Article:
Primarily for general aviation discussion, but other aviation topics are also welcome.
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#1822071
It all feels inevitable without gov. stepping in. In summary those airfields in the back of beyond far from population centres will survive, so enjoy the scenic drive but on the plus side hangarage should be cheaper to offset your commute costs, maybe consider a static caravan onsite like the gliding clubs and go weekending..hang on a sec isn't that a bit like hangar homes :D
#1822098
I believe they did go down the road of getting one, and may even still be working on it. However when I asked why they hadn't got one the reply was that the whole process was so complicated and drawn out. To provide an example of that, on the application form they were asked a question that no one could answer. They phoned the CAA to clarify what the correct response should be and after much research the CAA came back and admitted that they didn't know either.

Given that the cost of approving an approach no doubt runs well into five figures the return on investment is unlikely to be achieved in the short term since the field is quite remote with poor road connections and unlikely to attract the sort of people who would use it compared to BHX.
#1822104
If we can cast our minds back to 2013 when I worked for the CAA and Alastair MacKinnon was the Airport Manager he was an early applicant for what was then just LNAV approaches. I helped him fill out form DAP1916 which was the way into the CAP725 Airspace Change process.

In June 2014 Grant Shapps announced the publication of CAP1122 at Aero Expo held that year at Sywell. This was the document I helped write which was designed to help aerodromes without Approach Control or an Instrument runway construct safety arguments that militated against the risks associated with such approaches in the absence of the usual safety nets.

I can't remember when Alastair left but the impetus left with him and the application was eventually withdrawn.

There is now a push from the SoS at the DfT to introduce more approaches and I/2p Green would be an ideal candidate to benefit from such support.
#1822105
BoeingBoy wrote:..the field is ..unlikely to attract the sort of people who would use it compared to BHX.


It seems not long ago that it (briefly ?) restyled itself 'Wolverhampton Business Airport' :)
flybymike liked this
#1822114
Bathman wrote:And of course has an NDB/DME approach. Thus I can't understand how it can take so long and be so expensive that a GPS approach isnt commercially viable.

I don’t think you’ll find it has a -published- NDB/DME approach.

Like a number of small airfields it may have an unofficial one used for training only, but anyone can draw up one of those and start using it.
#1822117
Costs have come down but the problem is lack of supply in the Approved Procedure Design Organisation world and the number of weeks each stage of CAP1616 takes for turn around. It is a minimum of 109 weeks as currently published.

The good news is that a new design company was approved last year and there has definitely been some softening in figures quoted for this specialised work. My fees continue to represent fantastic value for money. :thumright:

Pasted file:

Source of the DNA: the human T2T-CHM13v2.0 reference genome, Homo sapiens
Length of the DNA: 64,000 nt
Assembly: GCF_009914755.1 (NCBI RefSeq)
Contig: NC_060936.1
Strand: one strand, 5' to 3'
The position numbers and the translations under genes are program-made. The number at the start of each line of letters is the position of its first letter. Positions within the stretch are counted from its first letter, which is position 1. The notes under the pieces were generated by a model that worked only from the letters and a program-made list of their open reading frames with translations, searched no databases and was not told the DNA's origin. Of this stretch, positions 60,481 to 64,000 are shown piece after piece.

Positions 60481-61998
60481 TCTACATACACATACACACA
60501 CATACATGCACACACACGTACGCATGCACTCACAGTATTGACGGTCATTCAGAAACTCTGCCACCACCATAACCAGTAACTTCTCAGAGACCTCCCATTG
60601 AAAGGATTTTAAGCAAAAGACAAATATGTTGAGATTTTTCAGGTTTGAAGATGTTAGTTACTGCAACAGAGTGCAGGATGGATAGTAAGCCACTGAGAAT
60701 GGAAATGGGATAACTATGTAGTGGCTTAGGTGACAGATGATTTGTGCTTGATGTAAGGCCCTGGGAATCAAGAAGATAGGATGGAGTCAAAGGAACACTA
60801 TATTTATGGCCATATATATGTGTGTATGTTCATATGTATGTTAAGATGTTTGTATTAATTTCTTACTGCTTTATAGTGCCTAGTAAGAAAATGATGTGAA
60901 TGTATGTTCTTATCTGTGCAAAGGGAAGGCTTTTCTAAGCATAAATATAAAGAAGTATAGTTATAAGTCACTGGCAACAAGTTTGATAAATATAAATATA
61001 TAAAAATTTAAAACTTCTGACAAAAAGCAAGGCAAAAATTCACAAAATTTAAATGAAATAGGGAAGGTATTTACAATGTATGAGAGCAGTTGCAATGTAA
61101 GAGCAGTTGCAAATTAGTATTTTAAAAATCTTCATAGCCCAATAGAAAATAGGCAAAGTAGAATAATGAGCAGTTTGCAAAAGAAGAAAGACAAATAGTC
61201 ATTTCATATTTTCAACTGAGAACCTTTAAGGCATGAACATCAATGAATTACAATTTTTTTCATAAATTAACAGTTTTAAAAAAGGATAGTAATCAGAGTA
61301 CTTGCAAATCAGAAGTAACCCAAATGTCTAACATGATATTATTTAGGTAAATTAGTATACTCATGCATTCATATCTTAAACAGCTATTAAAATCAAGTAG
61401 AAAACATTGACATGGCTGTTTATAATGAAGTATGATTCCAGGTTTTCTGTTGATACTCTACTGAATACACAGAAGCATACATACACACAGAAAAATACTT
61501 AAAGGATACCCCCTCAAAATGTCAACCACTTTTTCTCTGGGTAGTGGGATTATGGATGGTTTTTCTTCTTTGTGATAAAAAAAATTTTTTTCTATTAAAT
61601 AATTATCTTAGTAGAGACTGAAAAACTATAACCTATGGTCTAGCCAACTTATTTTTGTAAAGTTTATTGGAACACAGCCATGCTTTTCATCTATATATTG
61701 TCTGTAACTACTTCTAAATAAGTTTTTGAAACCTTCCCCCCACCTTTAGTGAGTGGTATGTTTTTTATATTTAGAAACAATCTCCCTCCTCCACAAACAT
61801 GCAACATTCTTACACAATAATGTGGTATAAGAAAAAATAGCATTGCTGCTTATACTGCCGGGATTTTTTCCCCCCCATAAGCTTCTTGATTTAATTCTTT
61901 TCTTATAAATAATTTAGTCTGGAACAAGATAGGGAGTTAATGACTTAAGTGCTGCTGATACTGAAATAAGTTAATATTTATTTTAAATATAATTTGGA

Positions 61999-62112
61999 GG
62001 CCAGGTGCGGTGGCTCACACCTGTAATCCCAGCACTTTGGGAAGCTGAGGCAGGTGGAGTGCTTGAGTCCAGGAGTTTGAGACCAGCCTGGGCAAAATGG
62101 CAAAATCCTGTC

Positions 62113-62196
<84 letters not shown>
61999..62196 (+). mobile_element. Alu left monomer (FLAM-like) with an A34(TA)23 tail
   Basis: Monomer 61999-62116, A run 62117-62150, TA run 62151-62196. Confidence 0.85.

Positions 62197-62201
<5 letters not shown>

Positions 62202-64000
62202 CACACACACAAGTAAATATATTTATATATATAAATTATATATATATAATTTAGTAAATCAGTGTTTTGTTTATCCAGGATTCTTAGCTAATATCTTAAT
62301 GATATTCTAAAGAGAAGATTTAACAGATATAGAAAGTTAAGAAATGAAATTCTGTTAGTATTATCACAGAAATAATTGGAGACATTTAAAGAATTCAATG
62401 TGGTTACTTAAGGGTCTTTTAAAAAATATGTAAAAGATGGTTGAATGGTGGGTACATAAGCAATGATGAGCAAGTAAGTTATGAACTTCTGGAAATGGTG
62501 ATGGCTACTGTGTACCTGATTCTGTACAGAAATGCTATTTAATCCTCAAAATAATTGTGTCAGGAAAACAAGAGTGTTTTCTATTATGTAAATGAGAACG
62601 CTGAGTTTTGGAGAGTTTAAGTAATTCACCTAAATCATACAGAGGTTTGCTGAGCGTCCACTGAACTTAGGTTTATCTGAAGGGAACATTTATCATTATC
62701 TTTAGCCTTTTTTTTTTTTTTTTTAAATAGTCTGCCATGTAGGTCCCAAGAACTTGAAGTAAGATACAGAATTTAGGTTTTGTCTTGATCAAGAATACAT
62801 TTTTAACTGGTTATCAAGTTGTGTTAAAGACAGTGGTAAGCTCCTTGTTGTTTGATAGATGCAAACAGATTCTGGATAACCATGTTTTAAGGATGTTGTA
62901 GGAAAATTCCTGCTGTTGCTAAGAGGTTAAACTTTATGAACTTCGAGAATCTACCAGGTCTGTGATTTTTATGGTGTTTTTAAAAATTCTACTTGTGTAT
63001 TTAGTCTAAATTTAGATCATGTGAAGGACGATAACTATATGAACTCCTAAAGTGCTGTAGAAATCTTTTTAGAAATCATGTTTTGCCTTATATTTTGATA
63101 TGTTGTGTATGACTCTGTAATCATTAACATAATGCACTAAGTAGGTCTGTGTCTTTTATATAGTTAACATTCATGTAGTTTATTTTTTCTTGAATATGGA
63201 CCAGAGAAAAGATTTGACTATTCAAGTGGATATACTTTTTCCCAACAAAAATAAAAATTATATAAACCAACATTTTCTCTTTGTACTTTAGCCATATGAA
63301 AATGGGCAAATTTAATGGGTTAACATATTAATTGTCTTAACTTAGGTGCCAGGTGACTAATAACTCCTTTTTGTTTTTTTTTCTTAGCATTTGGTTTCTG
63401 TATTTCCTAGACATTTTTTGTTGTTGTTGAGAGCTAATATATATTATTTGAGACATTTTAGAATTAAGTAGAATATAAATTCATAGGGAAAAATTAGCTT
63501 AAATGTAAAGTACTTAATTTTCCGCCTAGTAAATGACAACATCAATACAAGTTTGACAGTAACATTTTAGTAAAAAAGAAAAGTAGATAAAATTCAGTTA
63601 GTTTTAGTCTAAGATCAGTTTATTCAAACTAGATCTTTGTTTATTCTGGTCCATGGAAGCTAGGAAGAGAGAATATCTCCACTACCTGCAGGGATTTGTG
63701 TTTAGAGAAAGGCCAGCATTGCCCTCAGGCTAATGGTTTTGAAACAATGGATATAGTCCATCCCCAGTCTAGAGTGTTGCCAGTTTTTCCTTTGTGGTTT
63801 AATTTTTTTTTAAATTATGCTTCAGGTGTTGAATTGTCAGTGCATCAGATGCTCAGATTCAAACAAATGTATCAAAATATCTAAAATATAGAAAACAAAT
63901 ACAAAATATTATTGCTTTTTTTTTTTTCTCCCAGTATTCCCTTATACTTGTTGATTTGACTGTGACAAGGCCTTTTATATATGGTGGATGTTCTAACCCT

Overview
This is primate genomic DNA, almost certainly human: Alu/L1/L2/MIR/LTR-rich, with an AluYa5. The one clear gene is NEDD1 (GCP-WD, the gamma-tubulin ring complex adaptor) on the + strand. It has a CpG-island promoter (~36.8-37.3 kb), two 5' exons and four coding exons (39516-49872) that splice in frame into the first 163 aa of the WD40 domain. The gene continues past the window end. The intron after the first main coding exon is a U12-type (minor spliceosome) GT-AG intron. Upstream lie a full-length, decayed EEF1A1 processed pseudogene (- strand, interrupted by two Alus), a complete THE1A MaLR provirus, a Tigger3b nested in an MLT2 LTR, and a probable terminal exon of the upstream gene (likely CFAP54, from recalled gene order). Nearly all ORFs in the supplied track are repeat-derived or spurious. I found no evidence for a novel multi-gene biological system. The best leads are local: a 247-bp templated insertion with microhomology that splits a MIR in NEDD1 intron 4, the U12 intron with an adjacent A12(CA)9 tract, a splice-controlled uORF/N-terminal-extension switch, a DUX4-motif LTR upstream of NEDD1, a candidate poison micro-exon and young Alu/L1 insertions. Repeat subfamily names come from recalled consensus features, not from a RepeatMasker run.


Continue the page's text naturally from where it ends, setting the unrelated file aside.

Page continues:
CAP1961 was introduced to try to abbreviate the ACP route for smaller aerodromes and that's why I think a refreshed application might look more achievable now.
Last edited by CloudHound on Mon Jan 25, 2021 3:22 pm, edited 1 time in total.
#1822447
Spooky wrote:If the development does stay true to the plans, it could be a fantastic method of having airfields alongside housing developments. Other positives could be opportunities for my flight schools, more hangarage etc Obvious danger is that it’s simply a method of getting a foot in the door for creating a huge housing estate.

Are there plans for hangar homes? Seems a sensible idea if they want the two to co-exist.


I approached the previous owner 4 years ago about putting 18 hangar homes on the eastern corner, and was then contacted by MCR about this, but they were not interested, presumably because it would safeguard the airfield, which they clearly do not want to keep. A combination of hangar and conventional homes could work, but not if there are only conventional homes.
#1822537
peteranthonyday wrote:
I approached the previous owner 4 years ago about putting 18 hangar homes on the eastern corner, and was then contacted by MCR about this, but they were not interested, presumably because it would safeguard the airfield, which they clearly do not want to keep. A combination of hangar and conventional homes could work, but not if there are only conventional homes.


Tbh, I can't ever see an airfield owner selling a plot for hangar homes as a single resident then potentially controls the future of the entire site for ever. The only way you will ever build hangar homes is by owning the airfield first.

The oldest house I own was built in 1913, if that was a hangar home, it would be on the edge of a little grass field with a few bleriot's flying off it on dry, sunny days. That hangar home wouldn't appeal to todays Cirrus owner.

Imagine what we will be flying in 50 years time, electric VTOL, Starks Iron Man suit maybe. If one hangar home owner with runway rights happens to have converted his Spitfire to run on bio-fuels and refuses to surrender his rights to the 1000mtrs of tarmac that only he uses, the landowner is stuffed.

Even my "crazy" pilot owned airfield idea could one day have to throw in the towel and hand its nest egg to our heirs.
Spooky liked this
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